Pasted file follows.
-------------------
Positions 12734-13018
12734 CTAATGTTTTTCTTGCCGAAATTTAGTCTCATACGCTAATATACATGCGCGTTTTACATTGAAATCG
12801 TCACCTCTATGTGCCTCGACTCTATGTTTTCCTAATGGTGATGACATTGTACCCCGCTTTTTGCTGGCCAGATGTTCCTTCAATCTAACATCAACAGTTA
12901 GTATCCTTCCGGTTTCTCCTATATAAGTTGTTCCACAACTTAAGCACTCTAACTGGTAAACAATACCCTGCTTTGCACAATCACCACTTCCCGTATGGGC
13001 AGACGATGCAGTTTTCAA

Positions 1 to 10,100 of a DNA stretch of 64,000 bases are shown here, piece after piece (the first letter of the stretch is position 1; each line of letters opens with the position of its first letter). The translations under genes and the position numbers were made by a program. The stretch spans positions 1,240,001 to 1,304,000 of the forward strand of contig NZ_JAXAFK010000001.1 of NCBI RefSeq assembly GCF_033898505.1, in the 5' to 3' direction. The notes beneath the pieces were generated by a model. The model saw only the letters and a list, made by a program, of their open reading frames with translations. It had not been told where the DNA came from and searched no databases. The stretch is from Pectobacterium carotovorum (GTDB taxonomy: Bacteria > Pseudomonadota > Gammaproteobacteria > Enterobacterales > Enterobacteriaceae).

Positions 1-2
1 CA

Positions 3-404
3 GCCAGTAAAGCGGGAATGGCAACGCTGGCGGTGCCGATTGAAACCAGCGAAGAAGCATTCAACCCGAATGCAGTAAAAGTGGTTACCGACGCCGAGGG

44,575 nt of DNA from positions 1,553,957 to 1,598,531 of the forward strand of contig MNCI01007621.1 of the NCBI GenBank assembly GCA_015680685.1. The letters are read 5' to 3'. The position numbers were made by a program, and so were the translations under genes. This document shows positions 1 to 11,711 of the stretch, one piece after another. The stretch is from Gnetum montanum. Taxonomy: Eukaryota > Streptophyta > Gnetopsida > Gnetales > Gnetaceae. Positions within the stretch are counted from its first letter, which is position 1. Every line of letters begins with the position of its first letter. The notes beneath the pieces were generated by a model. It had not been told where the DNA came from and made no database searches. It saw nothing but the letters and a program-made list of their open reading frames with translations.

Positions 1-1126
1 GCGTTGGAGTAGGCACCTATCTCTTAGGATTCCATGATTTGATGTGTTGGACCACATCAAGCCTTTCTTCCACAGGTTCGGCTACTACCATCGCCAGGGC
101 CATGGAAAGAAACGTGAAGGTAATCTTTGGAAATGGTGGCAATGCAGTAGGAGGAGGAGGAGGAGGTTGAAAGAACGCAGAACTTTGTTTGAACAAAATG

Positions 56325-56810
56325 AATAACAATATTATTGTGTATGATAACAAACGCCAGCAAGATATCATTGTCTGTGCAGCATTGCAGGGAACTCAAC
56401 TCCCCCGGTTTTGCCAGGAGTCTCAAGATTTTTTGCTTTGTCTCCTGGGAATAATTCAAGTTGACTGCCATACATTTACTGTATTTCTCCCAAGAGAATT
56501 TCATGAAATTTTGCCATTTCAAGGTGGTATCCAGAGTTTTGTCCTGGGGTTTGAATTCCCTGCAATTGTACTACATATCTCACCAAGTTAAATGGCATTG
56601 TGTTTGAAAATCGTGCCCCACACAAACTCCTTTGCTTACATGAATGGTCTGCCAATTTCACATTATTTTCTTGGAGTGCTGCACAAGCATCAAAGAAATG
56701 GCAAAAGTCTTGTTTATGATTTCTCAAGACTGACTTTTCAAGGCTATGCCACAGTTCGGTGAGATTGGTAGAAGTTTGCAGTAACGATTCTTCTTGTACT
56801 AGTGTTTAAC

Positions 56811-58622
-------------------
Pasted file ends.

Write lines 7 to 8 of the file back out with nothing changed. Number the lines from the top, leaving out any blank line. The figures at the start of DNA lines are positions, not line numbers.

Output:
Positions 1-2
1 CA